After adding markets number 13 and 14 in Portugal and Greece, Asia is now firmly on the radar for Lightsource BP in a rapid expansion helped by the ability of its oil & gas supermajor co-owner to open doors across the planet, a top executive at the solar group told Recharge.

“They are in every country. We’ve done projects in difficult countries and they’re not worried about it,” Lightsource BP CEO of Europe and International Kareen Boutonnat said of BP, which has a 50% of share of the PV developer after first buying a stake in late 2017.

“They help us go into countries that we would never attempted on our own, that would have been too risky.

“It opens up a lot of new markets where BP has a significant presence, is well entrenched, and [has] good political relationships.”

And in an era when some oil & gas groups are rebranding entirely to distance themselves from their fossil heritage, Boutonnat added: “The fact that we’re called Lightsource BP [means] we walk into any new country and people know who we are. That brand has got us through a great deal.”

The Lightsource BP executive spoke after the developer entered two new European markets within a few days and brought its total pipeline up to 20GW.

Boutonnat said Portugal is a natural extension of its existing foothold in Spain. The company will co-develop five large-scale, early-stage projects with a local partner with a view to bringing them online between 2023 and 2026. Lightsource BP envisages selling power to some of the same corporate and utility customers that already buy from its Spanish projects.

Greece was until recently a less obvious market. “Not all the ingredients were there,” said Boutonnat. “But you now have a spot market, the ability to sell the electricity outside of the government auctions. That is really important for us, [to have] multiple routes to market,” she said, adding that Lightsource BP aims for roughly a 70% contracted to 30% merchant mix in its European projects.

Both Portugal and Greece have two of the main ingredients Lightsource BP is looking for – good solar irradiation and a government with stated ambitions in clean energy.

Asian ambition

The joint venture’s expansion has quickly seen it build a major presence in Europe and the US, but its pipeline in Asia is so far sparser. That will soon change, Boutonnat indicated.

“There are a lot of interesting opportunities in Asia Pacific. We are very interested in Taiwan and have a team on the ground in a number of countries in Southeast Asia to take a look more closely.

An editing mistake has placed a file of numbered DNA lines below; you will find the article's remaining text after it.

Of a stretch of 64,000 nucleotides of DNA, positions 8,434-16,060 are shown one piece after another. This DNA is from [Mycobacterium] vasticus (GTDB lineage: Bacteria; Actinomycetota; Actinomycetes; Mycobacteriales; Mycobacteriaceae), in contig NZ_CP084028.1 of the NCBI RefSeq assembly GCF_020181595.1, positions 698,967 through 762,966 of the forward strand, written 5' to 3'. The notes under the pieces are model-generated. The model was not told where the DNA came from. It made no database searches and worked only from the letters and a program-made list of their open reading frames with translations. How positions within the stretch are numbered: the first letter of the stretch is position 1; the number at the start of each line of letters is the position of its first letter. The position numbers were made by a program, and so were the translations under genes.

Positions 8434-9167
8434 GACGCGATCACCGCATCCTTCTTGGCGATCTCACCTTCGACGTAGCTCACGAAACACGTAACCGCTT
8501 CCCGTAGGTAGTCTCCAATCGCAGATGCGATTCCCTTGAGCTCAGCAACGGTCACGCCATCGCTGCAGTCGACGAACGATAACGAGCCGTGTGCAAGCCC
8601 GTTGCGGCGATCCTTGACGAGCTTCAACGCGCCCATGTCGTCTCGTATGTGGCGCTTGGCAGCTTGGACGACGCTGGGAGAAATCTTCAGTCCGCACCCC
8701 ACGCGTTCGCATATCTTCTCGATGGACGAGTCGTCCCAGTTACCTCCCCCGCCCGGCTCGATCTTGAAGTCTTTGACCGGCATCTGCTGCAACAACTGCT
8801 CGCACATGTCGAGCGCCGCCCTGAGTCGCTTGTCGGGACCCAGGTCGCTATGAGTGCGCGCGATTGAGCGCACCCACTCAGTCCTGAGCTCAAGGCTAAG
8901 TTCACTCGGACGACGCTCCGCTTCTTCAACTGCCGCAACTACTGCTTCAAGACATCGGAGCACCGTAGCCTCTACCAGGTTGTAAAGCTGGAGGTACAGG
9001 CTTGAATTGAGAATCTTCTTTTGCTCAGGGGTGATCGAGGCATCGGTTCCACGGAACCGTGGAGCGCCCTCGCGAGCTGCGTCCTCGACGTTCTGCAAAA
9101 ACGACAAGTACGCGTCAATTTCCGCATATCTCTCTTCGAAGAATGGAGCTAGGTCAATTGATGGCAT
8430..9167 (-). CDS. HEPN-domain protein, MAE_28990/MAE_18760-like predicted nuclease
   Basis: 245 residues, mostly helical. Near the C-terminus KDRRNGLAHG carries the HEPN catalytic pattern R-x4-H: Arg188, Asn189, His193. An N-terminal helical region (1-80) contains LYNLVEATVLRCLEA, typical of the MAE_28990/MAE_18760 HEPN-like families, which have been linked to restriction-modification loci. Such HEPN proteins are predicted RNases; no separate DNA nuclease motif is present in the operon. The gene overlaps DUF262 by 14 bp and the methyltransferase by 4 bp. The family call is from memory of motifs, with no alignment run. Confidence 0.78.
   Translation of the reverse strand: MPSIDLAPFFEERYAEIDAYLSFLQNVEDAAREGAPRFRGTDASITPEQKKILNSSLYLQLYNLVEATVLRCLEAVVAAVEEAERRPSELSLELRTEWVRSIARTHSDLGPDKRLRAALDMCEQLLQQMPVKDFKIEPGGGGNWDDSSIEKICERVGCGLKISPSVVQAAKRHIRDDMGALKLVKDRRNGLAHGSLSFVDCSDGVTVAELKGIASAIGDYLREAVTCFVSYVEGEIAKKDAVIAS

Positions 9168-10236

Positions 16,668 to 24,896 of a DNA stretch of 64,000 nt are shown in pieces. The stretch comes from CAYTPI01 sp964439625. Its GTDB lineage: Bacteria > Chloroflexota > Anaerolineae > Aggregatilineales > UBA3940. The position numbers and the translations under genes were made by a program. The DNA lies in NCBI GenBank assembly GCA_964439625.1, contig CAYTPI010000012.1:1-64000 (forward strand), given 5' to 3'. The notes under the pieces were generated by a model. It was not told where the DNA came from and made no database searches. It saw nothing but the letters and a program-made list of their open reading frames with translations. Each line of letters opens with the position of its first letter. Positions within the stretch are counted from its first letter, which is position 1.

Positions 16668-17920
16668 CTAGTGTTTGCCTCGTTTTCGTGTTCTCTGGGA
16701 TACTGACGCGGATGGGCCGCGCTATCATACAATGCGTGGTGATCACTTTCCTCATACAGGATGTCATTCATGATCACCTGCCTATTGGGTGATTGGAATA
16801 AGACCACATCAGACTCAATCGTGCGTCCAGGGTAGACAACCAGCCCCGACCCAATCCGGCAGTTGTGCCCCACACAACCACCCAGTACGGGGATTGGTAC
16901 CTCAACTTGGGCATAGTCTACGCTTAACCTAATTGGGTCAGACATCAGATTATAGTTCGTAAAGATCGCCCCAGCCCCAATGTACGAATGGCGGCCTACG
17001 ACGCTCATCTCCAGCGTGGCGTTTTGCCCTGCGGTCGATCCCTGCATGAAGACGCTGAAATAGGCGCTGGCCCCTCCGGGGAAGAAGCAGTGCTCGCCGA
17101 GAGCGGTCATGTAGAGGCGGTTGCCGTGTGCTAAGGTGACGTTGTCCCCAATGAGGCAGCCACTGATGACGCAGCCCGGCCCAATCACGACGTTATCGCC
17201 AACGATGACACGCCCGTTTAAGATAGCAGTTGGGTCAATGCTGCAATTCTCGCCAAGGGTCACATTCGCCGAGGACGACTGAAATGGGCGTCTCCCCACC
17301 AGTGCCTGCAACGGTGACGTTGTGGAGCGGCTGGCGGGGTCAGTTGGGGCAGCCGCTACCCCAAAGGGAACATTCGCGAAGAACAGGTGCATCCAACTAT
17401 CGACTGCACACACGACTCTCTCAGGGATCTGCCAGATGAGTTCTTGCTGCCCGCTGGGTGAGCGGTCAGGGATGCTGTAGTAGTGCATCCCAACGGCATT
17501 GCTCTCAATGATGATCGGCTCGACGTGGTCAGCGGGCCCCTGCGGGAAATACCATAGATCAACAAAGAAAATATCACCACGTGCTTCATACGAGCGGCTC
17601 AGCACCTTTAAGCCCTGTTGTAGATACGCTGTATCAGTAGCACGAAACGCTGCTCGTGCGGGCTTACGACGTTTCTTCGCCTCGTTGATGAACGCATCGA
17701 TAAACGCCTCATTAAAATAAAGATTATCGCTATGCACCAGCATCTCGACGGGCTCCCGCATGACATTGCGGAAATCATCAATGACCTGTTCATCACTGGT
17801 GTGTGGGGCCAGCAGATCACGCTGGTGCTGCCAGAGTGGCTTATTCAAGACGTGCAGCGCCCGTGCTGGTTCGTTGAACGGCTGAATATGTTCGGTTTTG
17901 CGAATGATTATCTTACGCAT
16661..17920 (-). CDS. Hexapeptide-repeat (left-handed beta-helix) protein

“Over time we can see having an EMEA region, and Asia Pacific and Americas region. We need to build that third leg of the stool.”

Lightsource BP’s Asian adventure could include opportunities to co-locate solar with other industries, especially aquaculture, Boutonnat said.

She was more cautious about floating solar – a sector where the developer was an early pioneer in Europe, and which is tipped for rapid expansion in Southeast Asia. Although conceding that floating technology has come a long way in recent years, Boutonnat said: “The problem with floating is it is more expensive than standard ground-mounted solar.

“You also have all the health and safety issues that come with mating water with electricity.”

The advantages of having BP as a co-owner go beyond the ability of its name to open doors, according to Boutonnat.

Energy trading know-how

The JV and the oil giant are working together on a number of opportunities in green hydrogen, which is “clearly the next big opportunity” for renewable power, and where she expects to see solar/H2 projects competitive within about five years, depending on the market and application.

BP also has formidable energy trading and marketing ability that has proved “super-important – a real value added they bring to the markets” in terms of selling the power generated by Lightsource BP’s projects.

The admiration between BP and its solar JV is a mutual one. BP CEO Bernard Looney has hailed Lightsource BP’s ability to deliver solid returns in the 8-10% range that the supermajor is targeting for a wider stable of renewable energy projects that will span wind, PV and bioenergy – and a net 50GW 2030 target that’s among the most ambitious of any fossil group.

Boutonnat said future returns from projects should be bolstered by the rewards for “first mover risk” as, with the help of its co-owner, Lightsource BP opens up whole new markets for solar.